Change in Strategy for Non-Traditional Benefits
As the market for talent in the maritime industry becomes increasingly competitive, benefits will play a more significant part of employee attraction and retention strategies in 2015. Gone are the days where a large salary alone will draw top talent – employers must look at the complete offering, which means giving critical thought to employee benefits in an effort to attract and retain the talent needed to be competitive.
Massages, healthier food options, childcare coverage, pet-friendly workplaces and free yoga classes are just some of the things we saw offered to employees in 2014. Additionally, social media has played a key role in marketing these benefits with HR teams, along with an organization’s own employees, taking to platforms like LinkedIn, Facebook and Twitter to promote their employer’s offerings - who better to promote a company’s benefits than those already working within the organization? These are often the most convincing and impactful social media interactions.
However, companies must be careful when seeking to offer the best benefits packages – there will always be someone, somewhere doing it bigger and better. The line between offering too little or too much is a difficult one to walk. If a business isn’t making money, it won’t want its staff taking advantage of amenities when critical work must be done. Likewise, taking away benefits promised to employees, even when business is down, will almost certainly result in some degree of ill-feeling - organizations need to ensure that the benefits they provide, traditional or non-traditional, are sustainable through the good and bad times.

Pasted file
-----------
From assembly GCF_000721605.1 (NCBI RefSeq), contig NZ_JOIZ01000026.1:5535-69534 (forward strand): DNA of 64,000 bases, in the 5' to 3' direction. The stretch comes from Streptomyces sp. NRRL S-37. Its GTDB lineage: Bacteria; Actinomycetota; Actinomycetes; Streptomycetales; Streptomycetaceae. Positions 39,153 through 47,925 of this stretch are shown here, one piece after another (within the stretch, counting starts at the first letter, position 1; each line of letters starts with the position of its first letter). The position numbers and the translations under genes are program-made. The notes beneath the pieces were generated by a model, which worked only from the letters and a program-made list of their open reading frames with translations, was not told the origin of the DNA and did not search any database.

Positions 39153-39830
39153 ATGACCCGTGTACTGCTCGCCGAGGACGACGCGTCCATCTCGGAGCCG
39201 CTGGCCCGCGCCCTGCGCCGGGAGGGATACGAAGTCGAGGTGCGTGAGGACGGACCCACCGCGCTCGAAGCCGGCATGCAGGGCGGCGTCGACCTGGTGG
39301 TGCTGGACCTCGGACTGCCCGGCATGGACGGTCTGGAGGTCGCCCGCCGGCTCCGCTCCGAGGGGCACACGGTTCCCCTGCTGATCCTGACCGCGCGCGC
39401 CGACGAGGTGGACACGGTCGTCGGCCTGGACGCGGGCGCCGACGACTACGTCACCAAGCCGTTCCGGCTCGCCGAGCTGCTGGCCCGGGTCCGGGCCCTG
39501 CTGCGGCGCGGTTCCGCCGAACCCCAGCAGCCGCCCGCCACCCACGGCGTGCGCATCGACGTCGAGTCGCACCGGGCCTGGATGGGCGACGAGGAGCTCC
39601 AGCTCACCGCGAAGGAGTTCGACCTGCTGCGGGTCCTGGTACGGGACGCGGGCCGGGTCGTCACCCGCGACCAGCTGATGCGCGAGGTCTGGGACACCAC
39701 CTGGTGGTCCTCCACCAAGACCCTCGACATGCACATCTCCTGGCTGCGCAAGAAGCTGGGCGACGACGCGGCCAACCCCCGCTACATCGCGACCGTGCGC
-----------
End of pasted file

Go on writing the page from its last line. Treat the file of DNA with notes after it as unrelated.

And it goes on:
A chief consideration for businesses in the US right now is assessing how they will comply with the employer mandate of the Affordable Care Act (ACA), which went into effect for organizations with more than 100 employees on January 1, 2015. A recent survey conducted by the Society for Human Resource Management showed that health care costs are estimated to increase by at least 6.5% in 2015. Add that to the fact that many more employees will be added to the health coverage plans, and you have a tremendous impact on the company bottom line.
One way or another, companies will need to either increase their healthcare spending or get creative with a benefits portfolio. Companies make this work by offering a high-deductible health plan and supplementing it with telemedicine and concierge services. These plans are less costly, and the added benefits allow employees to spend their healthcare dollars more wisely. Other ways to offset increased healthcare costs are to reduce spousal coverage, promote wellness programs for reduced premiums, and encourage step therapy as opposed to high-priced medications.
The opinion of an employer’s brand is almost always based on face value – this could be the brand that’s being created by a marketing department, perceptions formed from a business’s own employees sharing the experience of their employer, or a historic opinion that has been created over time. The war for talent in the maritime industry is a difficult one to win. In 2015 organizations that recognize the importance of employee benefits and their employer brand, combined with an understanding of how they can work side-by-side to drive their recruitment strategies, may just have the edge.
The opinions expressed herein are the author's and not necessarily those of The Maritime Executive.